All members should feel constantly informed and free to bounce ideas off one another. The analysis may be highly scientific, but the interaction must be dynamic. You’ve got to give people space to share what they’re learning, give their unique insights and perspectives, and suggest ways to make improvements.
Once a team has tried this process for a month or two, they will be energized and excited about their work. They will have seen the results and experienced the value of their contributions.
(An added benefit to this method is its built-in screening process for your marketing team. Those who are highly curious, engaged, and excited will rise to the challenge.
Those who refuse to buy into the process or are stuck in their own limited thinking will either get in line or go elsewhere. It’s entirely self-selective, so in the end, you’ll have a team of the right people running the right campaigns, and building the body of knowledge you need to really create your company’s competitive edge.)
Part 3: Design Thinking and the Customer Journey
Growth marketing is very much tied up with the “design thinking” methodology.
When you design for growth, you need to be able to draw on a wide selection of strategies to create your experiments and campaigns. This ranges from true design (what the page or asset looks like) to funnel design (how the customer progresses through your acquisition and sales process).
Throughout all of it, the customer should have a completely consistent, compelling experience. To make that happen, you can take your team through…
- Value chain analysis
- Mind mapping & brainstorming sessions
- Assumption testing & real market research (like… actually talking to real people)
- Rapid prototyping
- Customer co-creation (building ideas and products in partnership with your best customers)
Journey mapping is one of the best tools for creating a holistic understanding of your customers, and for helping you see which experiments are likely to work best.
This involves drawing out the path a customer takes from being completely unaware of you and your solution, to their evaluation of the market (including how you stack up), to conversion, to a repeat customer.
Once you understand the journey a prospect will take to get to you, you can start to figure out how to market at every stage of that journey. Whether it’s an awareness campaign, a sales campaign, or a reactivation campaign, you’ll be able to make the right offers, to the right people, at the right time.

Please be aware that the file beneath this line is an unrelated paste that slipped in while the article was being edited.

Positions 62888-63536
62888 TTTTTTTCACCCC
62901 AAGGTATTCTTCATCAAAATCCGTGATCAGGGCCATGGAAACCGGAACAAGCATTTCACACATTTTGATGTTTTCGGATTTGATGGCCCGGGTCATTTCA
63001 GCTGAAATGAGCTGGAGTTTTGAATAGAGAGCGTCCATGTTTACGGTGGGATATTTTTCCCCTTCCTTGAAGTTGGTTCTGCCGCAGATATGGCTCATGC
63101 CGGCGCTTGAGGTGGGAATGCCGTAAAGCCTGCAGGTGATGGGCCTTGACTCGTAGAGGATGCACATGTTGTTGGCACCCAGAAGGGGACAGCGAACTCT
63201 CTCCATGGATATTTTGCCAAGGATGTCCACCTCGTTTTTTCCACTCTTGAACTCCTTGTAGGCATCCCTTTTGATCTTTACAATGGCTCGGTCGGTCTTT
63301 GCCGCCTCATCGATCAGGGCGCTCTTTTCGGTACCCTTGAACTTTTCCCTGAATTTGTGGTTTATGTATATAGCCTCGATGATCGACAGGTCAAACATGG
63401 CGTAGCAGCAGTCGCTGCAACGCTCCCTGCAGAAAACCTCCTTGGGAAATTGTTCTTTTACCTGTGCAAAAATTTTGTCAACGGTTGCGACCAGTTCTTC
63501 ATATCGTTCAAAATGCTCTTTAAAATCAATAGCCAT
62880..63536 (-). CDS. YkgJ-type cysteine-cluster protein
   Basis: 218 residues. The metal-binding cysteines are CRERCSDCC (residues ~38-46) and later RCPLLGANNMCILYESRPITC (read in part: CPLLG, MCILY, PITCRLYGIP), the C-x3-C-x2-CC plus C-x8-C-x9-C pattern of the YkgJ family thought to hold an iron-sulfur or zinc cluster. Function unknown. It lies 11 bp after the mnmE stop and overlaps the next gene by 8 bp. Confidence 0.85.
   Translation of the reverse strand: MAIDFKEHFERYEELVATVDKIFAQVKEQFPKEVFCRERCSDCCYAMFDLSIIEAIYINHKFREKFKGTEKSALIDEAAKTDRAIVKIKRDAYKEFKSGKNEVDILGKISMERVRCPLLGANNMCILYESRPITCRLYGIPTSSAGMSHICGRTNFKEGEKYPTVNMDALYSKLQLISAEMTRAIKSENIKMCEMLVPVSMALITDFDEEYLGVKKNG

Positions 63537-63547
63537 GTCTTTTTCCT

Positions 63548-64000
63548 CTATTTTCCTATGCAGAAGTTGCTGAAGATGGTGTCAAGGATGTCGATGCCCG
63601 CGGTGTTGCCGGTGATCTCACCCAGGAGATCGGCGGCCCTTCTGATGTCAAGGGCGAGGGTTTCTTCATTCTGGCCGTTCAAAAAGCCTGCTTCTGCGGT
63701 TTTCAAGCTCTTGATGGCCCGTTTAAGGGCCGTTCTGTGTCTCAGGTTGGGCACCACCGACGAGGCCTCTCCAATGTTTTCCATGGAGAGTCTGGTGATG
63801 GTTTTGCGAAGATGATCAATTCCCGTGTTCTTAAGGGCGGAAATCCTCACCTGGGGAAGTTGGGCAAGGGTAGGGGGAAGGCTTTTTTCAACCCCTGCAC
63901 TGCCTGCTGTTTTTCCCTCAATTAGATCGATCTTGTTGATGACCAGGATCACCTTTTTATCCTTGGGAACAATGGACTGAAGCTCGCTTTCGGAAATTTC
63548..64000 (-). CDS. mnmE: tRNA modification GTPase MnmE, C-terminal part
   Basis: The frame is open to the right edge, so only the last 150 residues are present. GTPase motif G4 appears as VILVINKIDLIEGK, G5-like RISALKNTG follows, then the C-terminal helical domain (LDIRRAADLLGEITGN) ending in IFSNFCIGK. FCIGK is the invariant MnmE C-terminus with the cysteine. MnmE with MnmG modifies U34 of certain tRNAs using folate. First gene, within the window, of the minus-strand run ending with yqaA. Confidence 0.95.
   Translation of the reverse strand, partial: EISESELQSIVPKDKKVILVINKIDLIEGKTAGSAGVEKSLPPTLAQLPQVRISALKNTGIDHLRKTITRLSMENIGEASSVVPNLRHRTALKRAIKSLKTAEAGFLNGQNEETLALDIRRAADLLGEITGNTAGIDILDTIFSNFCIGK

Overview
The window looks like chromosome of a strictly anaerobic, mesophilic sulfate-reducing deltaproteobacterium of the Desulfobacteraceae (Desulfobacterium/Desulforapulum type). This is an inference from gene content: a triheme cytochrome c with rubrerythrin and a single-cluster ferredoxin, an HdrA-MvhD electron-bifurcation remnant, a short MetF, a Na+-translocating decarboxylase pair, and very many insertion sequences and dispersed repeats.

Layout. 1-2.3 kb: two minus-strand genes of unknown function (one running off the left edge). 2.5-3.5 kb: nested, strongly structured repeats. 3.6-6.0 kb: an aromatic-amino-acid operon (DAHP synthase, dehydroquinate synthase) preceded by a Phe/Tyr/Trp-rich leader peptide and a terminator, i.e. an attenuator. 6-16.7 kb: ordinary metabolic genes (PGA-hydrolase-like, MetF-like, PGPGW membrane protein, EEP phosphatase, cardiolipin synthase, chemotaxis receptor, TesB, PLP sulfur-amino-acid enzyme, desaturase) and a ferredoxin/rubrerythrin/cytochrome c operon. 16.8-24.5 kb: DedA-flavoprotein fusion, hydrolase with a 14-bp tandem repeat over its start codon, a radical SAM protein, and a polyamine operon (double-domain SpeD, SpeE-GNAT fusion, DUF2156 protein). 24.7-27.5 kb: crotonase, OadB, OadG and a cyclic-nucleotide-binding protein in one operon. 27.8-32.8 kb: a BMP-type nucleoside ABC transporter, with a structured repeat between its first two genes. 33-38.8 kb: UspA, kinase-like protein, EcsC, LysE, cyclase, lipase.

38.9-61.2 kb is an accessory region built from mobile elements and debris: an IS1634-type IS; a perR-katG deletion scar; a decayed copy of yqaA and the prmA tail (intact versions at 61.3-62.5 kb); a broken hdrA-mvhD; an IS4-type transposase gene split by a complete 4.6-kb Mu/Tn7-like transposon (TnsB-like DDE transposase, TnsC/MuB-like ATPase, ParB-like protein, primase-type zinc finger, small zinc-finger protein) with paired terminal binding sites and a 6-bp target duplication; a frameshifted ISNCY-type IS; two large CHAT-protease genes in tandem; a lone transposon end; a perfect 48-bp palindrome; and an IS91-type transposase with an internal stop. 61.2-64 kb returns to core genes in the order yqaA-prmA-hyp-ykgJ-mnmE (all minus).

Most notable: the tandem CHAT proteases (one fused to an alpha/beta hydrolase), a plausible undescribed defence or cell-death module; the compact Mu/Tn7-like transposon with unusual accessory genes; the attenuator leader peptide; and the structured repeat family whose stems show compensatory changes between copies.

Remember that the small lifts you might see from running a campaign at each stage of the customer journey are cumulative. You stand to double your business, or more, from optimizing the campaigns a customer sees at each stage in the journey.
This process really only works at a high level when you actually interact with your customers. If you don’t have any customers, then interact with the people you want to be your customers.
You must do research and conduct interviews to understand how exactly your customers interact with your marketing material.
Marketing Done Better.
Throwing things at a wall to see what sticks is not a smart approach to any part of your business. You would never take that approach to your supply chain, so don’t risk it with your marketing.
Growth marketing is about staying agile, staying alert, and staying ahead of the market. Never roll out untested hypotheses, or assume that techniques that worked 12 months ago are going to work now. Iterate, rinse, and repeat.
The market, and your customers with it, will evolve over time, so you can’t set it and forget it. If you commit to the process, though, bringing your team with you and thinking about your customer journeys, you’ll be golden. Remember – the right offers, to the right people, at the right time.
As your playbook grows over time, you’ll get better and better at this… until you’re not chasing customers anymore. They’ll be banging down your door.